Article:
Forms of Arsenic in Soil
Generally, As concentrations in uncontaminated soils seldom exceed 10 mg kg-1. However, anthropogenic sources of As have elevated the background concentration of As in soils (Adriano 2001). For example, in areas near As mineral deposits, As levels in soils may reach up to 9,300 mg kg-1 (Ashley and Lottermoser 1999).
Depending on the nature of the geogenic and anthropogenic sources, As concentration in soils can range from <1 to 250,000 mg kg—1. However, there is a large fluctuation among countries due to variation in soil parent material, for example, calcareous soils can be expected to have higher levels of As than noncalcareous soils (Ashley and Lottermoser 1999). Arsenic forms solid precipitates with Fe, aluminum (Al), calcium (Ca), magnesium (Mg), and Ni. A number of studies involving solid-phase speciation have shown that As is prevalent mostly in the oxalate fractions associated with amorphous and crystalline Fe and Al oxides, indicating the strong affinity of As for these soil components (Wenzel et al. 2001).
The common valence states of arsenic in nature include —3, 0, +3, and +5 (Leonard, 1991, Jain and Ali 2000). In soils, the most often encountered arsenic forms are inorganic As(III) (arsenite) and As(V) (arsenate) (Cullen and Reimer 1989; Balasoiu et al. 2001). Methylated species, monomethyl arsenic acid (MMAA), dimethyl arsenic acid (DMAA), and trimethyl arsine oxide (TMAO), dominate in biomass, but have also been detected in soils (Leonard 1991). In addition, As(V) and As(III) can be volatilized to arsine (AsH3), MMAA to monomethyl arsine (CH3AsH2, MMA), DMAA to dimethylarsine [(CH3)2AsH, DMA], and TMAO to trimethyl arsine [(CH3)3As, TMA] (Cullen and Reimer 1989). The evolution of arsines is thus greatly dependent on the form of arsenic in soil and most often arsines are formed from methylated species (Gao and Burau 1997). The trivalent compounds are generally more toxic than the pentavalent compounds (Cervantes et al. 1994). The most toxic of them all is arsine gas (AsH3; Leonard 1991). Organic arsenical compounds exist but these are generally nontoxic (Gochfeld 1995).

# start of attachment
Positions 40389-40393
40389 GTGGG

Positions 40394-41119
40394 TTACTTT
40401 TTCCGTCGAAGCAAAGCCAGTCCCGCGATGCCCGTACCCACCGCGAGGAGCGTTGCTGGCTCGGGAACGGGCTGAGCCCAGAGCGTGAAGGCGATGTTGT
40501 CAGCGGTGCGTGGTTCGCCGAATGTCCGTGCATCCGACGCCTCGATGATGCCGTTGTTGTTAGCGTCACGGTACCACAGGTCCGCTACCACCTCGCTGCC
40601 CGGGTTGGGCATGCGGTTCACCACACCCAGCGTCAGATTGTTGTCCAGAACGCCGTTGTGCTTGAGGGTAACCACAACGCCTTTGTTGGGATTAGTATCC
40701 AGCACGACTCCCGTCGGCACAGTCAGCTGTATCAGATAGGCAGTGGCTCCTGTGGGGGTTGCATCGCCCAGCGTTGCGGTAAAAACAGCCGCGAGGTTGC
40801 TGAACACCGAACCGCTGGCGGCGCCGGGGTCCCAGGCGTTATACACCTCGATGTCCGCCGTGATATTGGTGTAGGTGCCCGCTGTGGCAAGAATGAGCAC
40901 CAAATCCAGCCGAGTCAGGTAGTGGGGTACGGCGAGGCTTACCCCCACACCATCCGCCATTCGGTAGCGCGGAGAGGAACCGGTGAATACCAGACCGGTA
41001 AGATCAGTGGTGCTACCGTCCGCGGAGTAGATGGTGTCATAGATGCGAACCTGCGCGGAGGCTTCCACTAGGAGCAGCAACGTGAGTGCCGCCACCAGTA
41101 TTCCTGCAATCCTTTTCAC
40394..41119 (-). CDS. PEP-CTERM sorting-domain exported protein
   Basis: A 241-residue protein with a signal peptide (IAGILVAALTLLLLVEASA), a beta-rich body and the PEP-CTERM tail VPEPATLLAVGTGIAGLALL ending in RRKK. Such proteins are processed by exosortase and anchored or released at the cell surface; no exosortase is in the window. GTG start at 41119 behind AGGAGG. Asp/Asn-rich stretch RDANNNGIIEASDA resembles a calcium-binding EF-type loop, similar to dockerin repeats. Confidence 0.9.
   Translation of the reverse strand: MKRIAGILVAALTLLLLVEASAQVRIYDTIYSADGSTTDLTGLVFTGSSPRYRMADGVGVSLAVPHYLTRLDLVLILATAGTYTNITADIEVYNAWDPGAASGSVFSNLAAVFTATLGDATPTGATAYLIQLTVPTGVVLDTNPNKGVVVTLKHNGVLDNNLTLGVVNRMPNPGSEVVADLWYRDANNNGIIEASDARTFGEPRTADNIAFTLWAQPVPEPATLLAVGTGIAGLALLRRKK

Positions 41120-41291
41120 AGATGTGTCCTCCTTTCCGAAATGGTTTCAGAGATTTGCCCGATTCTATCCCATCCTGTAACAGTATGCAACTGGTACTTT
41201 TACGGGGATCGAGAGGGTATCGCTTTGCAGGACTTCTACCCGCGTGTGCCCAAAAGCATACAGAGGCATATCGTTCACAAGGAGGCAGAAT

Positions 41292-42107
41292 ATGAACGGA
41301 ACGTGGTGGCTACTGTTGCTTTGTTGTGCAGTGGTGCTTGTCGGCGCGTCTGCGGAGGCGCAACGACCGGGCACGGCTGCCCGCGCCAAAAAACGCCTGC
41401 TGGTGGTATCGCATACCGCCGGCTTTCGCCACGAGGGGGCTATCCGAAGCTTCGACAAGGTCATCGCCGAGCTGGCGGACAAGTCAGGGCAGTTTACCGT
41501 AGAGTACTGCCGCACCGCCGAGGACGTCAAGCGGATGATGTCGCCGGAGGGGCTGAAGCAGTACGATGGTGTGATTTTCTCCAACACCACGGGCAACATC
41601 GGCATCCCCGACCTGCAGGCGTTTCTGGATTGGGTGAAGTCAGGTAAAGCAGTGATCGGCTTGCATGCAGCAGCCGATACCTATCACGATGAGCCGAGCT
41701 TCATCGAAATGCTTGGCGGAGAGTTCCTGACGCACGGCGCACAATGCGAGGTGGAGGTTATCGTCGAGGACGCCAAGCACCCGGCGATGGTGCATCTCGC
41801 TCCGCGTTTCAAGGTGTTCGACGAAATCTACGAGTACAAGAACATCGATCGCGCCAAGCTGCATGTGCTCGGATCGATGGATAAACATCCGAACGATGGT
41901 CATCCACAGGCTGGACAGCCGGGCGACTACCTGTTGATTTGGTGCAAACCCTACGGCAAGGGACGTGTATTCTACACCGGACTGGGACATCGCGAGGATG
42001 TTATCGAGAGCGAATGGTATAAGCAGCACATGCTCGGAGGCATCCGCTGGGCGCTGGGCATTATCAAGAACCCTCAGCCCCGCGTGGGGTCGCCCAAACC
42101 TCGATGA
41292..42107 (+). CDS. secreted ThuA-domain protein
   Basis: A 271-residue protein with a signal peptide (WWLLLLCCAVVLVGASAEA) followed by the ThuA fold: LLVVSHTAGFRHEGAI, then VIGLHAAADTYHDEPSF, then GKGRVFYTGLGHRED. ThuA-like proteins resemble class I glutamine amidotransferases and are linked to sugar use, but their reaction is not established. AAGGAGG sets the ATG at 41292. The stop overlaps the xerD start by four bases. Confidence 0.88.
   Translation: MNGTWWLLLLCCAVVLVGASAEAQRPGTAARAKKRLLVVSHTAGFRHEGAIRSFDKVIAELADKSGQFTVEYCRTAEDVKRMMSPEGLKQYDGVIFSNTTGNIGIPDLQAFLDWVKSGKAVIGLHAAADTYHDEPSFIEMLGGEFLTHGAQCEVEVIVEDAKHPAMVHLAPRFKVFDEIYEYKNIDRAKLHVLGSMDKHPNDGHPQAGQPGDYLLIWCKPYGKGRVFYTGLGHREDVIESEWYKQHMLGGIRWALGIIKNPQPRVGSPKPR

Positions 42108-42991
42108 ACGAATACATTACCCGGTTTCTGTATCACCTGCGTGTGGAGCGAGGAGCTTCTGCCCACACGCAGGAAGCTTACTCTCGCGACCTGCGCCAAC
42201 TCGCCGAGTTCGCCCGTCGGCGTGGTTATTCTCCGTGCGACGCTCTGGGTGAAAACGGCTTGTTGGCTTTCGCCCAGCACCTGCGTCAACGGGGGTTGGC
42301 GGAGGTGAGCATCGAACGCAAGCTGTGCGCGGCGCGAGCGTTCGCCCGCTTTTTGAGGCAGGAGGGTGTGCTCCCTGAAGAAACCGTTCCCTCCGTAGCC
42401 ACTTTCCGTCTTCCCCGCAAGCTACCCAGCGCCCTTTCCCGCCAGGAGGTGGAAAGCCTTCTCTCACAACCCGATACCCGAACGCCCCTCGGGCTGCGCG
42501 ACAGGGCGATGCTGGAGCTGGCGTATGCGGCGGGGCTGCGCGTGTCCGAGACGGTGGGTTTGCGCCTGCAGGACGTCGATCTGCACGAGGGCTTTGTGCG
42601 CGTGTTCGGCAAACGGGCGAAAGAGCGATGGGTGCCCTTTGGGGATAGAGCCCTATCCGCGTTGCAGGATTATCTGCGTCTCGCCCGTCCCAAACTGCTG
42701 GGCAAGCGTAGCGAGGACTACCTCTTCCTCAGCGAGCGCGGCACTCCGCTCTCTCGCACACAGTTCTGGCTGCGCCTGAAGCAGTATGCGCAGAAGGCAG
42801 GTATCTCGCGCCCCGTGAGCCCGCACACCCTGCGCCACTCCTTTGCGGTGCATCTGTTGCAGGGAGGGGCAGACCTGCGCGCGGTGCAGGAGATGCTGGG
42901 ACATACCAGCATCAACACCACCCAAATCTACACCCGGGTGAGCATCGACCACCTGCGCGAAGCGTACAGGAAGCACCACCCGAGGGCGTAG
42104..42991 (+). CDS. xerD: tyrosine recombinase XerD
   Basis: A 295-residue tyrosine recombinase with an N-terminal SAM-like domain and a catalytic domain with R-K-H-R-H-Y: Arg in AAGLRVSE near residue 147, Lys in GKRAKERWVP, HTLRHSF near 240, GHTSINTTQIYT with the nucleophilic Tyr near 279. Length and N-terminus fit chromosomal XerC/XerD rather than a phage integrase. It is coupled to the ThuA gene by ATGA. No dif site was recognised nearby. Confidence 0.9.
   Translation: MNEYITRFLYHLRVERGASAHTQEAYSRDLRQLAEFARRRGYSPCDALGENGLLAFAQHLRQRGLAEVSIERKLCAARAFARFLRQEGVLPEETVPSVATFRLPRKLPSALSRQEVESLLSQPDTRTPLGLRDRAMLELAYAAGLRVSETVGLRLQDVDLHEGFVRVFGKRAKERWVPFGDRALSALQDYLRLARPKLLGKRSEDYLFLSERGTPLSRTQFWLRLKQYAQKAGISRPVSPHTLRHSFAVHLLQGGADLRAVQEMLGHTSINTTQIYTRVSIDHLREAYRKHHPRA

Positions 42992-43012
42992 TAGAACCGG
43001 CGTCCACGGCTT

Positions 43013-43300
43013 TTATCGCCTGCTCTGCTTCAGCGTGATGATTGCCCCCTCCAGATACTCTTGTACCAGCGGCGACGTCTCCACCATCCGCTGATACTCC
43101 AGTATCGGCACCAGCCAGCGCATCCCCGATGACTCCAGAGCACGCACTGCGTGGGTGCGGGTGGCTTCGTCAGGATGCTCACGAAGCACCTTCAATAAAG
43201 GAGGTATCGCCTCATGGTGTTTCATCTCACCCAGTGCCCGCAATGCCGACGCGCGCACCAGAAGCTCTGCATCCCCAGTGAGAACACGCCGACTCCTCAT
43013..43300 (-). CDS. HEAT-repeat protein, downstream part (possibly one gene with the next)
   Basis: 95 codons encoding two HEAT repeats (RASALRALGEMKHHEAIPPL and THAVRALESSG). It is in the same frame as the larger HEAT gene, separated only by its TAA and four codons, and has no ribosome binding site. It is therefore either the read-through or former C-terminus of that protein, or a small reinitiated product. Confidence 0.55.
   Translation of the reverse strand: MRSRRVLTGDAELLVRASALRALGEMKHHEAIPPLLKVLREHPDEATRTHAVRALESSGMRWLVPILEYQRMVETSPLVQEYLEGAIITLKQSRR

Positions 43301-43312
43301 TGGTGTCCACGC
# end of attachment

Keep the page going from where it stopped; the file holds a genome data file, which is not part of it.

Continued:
In solution at neutral pH, arsenic acid exists as the arsenate oxyanion (Rosen 2002). The pKa of arsenous acid is 9.2, so that, at neutral pH, it would be primarily present in solution as neutral As(OH)3. As described later, this difference in pKa is relevant for the type of transport system that catalyzes uptake of the pentavalent and trivalent forms of arsenic. Compared to As(V), As(III) demonstrates greater mobility. The difference in mobility results from the high affinity of As(V) for Al, Fe, and Mn oxides (Cullen and Reimer 1989). The other aspect of arsenic chemistry relevant to biological activity is reactivity of As(III) as a soft metal ion, forming strong bonds with functional groups such as the thiolates of cysteine residues and the imidazolium nitrogens of histidine residues. The relative proportions of these oxidation states in a given environment depend on the biological processes involved as well as on the local physicochemical conditions, including the redox potential (Eh) and the hydrogen potential (pH), which are important factors. Since the pKa contents of arsenate (H3AsO4) are pKa1 = 2.19, pKa2 = 6.94 and pKa3 = 11.5, the H2AsO4 form predominates in oxidative media with pH levels below 6.9, whereas the HAsO4 2— form predominates at higher pH levels. In the case of arsenite, the lowest pKa levels recorded are equal to 9.22. In most natural waters with pH levels below 9.2 as well as in slightly reductive environments, As(OH)3 is the main form present (Inskeep et al. 2002). The solubility of arsenic and the resulting bioavailability of this element are closely related to its speciation. Several studies have shown that the reduction of arsenate into arsenite results in the solubilization of this element. However, arsenate may be sequestered after being co-precipitated with ferric iron (Foster 2003) or sulfur (O'Day et al. 2004) or adsorbed by clay, calcite, organic matter, or hydroxides, in particular ferric oxyhydroxides (Morin et al. 2003).
Continue reading here: Arsenic Toxicity of Food Chain
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